To compile the list of the most expensive mountains to climb, Outforia looked at everything from the cost of joining a guided climbing group, acquiring the necessary permits, the required equipment, to guides and sherpas to hire.
Scaling the highest peaks in the world requires a combination of hiking, rock climbing, ice climbing, and cold endurance, which naturally makes it quite a niche activity. You need to be mentally and physically ready, have expert skills and equipment, be experienced and aware of the dangers, as well as being able to fund your trip.
As there is so much preparation and equipment involved in tackling these daunting climbs, they can cost eye-watering sums in total. You’ll likely be going as part of a guided group, led by someone who is familiar with the mountain and has completed the climb multiple times before.
The top 10 most expensive climbs in the world (US$)
Peru has created the Nazca Ridge National Reserve —the first fully marine protected area in the country— which will help, above all, protect the underwater mountain range, Environment Minister Gabriel Quijandria has announced.
A trip along Chile’s National Route 7, the Carretera Austral, takes us into the stunning wilderness of Patagonia – a place that many German emigrants chose as their new home almost a century ago.
The Carretera Austral is straddled by mountain ranges, primeval forests, fjords, volcanoes and a huge ice field. It has taken decades to carve its way through the almost impassable terrain – even now a lot of traffic is forced to take a detour across the border into Argentina. The military dictator Augusto Pinochet made the construction of the road a national priority in the 1970s, sending thousands of soldiers to the region to work under the most adverse conditions. One of the last surviving members of Pinochet’s junta, former military police chief Rodolfo Stange, talks about the road’s strategic importance for the regime.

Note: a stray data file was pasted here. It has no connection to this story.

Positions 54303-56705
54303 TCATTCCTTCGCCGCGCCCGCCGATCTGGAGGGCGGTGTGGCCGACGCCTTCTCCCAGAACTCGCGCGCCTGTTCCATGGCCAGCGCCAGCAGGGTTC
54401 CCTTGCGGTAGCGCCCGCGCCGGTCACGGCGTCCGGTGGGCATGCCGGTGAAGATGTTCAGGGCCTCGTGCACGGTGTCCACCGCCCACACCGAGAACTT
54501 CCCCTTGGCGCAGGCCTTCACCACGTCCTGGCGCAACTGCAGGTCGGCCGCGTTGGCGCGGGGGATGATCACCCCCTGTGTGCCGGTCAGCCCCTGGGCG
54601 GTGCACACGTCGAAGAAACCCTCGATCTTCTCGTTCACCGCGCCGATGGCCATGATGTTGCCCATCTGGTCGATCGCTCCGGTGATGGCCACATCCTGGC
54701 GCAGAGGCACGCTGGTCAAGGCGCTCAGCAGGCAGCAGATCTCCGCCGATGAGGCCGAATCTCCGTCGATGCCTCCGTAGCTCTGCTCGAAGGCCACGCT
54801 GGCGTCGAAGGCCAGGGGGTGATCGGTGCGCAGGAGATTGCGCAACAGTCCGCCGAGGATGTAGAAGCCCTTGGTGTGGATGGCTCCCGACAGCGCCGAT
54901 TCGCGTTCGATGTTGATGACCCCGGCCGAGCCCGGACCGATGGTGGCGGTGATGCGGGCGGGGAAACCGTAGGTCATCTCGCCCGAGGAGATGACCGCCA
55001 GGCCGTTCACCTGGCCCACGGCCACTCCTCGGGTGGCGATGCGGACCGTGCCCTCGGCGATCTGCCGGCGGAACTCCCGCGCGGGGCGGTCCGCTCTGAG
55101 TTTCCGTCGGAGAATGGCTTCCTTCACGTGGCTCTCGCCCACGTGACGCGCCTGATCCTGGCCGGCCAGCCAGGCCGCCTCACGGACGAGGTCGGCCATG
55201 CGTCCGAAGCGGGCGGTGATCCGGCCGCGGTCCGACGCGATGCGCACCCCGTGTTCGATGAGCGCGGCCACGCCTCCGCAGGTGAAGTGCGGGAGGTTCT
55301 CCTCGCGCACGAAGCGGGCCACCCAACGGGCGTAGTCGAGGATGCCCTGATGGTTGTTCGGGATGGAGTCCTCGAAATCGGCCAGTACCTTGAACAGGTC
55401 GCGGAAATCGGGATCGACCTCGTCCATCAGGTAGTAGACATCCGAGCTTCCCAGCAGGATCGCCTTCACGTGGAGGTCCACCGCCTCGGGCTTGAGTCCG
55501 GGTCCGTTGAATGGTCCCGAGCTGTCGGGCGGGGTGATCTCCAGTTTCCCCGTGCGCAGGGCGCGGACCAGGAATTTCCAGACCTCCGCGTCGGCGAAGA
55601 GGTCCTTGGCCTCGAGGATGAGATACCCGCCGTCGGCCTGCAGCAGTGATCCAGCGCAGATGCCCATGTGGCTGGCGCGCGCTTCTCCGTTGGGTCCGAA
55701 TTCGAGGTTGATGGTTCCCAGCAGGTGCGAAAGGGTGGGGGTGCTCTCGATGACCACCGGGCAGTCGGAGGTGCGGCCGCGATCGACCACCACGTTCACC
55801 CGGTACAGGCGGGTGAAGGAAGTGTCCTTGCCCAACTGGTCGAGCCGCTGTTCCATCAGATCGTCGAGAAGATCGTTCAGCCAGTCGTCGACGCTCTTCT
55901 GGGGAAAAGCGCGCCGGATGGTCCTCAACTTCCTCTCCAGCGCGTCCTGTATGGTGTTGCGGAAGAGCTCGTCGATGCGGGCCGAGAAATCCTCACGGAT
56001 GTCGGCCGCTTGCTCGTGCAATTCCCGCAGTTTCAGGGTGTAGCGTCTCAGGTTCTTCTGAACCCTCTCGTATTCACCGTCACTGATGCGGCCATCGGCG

German marine biologist Vreni Häussermann tells us about a catastrophe in one of the Patagonian fjords – an event that underlines how economic expansion along the route has adversely affected the natural environment in southern Chile. On our journey we meet descendants of German emigrants who found a new home in Patagonia’s remote vastness after the First World War. An insight into the past and present of this unique region.
Each of the 150 cyclists got three votes to cast, and I simply tallied up the results. In the end, 80 different countries were favourited, which is pretty cool because that means most corners of the world have something, for somebody.
These are their top picks for the best countries for long-distance cycling »
10. 🇰🇬 Kyrgyzstan
9. 🇨🇱 Chile
8. 🇲🇽 Mexico
7. 🇦🇺 Australian
6. 🇮🇷 Iran
5. 🇮🇳 India
4. 🇨🇳 China
3. 🇹🇯 Tajikistan
2. 🇺🇸 USA
1. 🇹🇷 Turkey
There, hidden amid the tapirs, jaguars and spectacled bears that call the Yungas home is a remarkable community that has remained largely unrecognised by the outside world for nearly 200 years: the Kingdom of the Afro-Bolivians – the spiritual capital of thousands of Bolivians of African descent and one of the last kingdoms left in the Americas.
The roughly 2,000 inhabitants of this hidden, humble kingdom are mainly farmers who live next to their small land plots, where they grow coca, citrus and coffee. In Mururata, a village of around 350 inhabitants, free-range chickens cluck loudly on dirt roads, children play together in the streets, and men and women work the land with hoes and emerge from the forest carrying newly chopped bundles of firewood. Others sit in front of their tin-roofed homes, greeting passersby and waiting for the first stars to appear in the sky at dusk.